Atomic-Spectroscopy In atomic spectroscopy, the composition of an element in a sample is determined by its electromagnetic or mass spectrum. Other analytical methods that provide elemental determination include atomic absorption (AA), atomic emission, and mass spectrometry.
AA measures the amount of light an atom absorbs, and requires a light source (usually a hollow- cathode lamp or electrodeless discharge lamp), atom source, monochromator, detector, electronics, and a data display. Keep in mind that flame AA shortens your analysis time, but graphite furnace AA (GFAA) significantly improves sensitivity and detection limits.
Simultaneous, multielement detection is the hallmark of inductively coupled plasma optical/atomic emission spectroscopy, or ICP-OES/AES. You’ll also get good limits of detection, high sensitivity, and high throughput. Solid-state detectors based on CCDs enhance flexibility.
Additional OES techniques include laser-induced breakdown spectroscopy (LIBS), which is simple and fast, with low-ppm detection limits and little to no sample prep, and high-spectral-range arc/spark OES, for fast elemental analysis of solid metallic samples.
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How do I choose an atomic spectroscopy instrument?
Selecting the right system can be tricky since the various techniques’ effectiveness in the lab can overlap. The best way to narrow down your options is to take a hard look at exactly what you need: Is your main criterion fast throughput, results credibility, or a wide analytical range? A few things to keep in mind:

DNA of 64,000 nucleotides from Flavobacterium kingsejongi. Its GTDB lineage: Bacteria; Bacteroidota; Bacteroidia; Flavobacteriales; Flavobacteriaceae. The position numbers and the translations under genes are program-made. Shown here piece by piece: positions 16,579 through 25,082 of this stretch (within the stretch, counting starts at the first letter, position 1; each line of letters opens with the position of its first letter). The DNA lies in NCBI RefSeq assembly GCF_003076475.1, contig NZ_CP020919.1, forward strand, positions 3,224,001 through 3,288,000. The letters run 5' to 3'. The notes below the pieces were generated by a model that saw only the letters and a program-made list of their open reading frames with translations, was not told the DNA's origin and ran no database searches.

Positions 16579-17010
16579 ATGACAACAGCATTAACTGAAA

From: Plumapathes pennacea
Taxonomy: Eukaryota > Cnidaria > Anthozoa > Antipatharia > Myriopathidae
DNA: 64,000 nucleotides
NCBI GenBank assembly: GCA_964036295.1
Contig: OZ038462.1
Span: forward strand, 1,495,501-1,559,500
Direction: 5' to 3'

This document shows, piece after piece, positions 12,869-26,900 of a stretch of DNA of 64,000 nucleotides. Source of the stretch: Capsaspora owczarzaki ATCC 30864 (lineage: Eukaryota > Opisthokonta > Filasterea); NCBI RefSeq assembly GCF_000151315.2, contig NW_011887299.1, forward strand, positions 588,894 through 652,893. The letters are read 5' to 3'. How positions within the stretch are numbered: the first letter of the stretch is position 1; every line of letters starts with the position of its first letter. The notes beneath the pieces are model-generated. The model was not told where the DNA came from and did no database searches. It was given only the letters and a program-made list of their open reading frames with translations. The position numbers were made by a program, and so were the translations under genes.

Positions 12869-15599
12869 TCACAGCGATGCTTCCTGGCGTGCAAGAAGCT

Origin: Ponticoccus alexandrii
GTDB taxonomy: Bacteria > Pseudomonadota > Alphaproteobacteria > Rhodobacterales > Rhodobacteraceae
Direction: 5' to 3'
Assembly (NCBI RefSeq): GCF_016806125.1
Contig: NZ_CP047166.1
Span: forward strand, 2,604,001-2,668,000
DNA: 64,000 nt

Make sure the instrument’s detection limits are adequate for your lab, to avoid lengthy analyte concentration times, and carefully consider your required level of sample throughput.
Instrumentation for flame AA and GFAA tends to come in at a lower cost than multielement ICP-OES because the former are usually less complex instruments. Speaking of ICP-OES, although it is well-known for multielement analysis, remember that throughput can exceed 73 elements per minute for individual samples.
What’s new in atomic spectroscopy
Updates focus on multiple configurations such as flame, furnace, mercury, and flow injection on one space-saving unit, use of a xenon arc lamp as a single light source that also improves sensitivity, improved autosampling capabilities, solids analysis without atomization, and nonmetals detection. Software capabilities are always improving system ease of use, particularly important if more than one technician is using the system.
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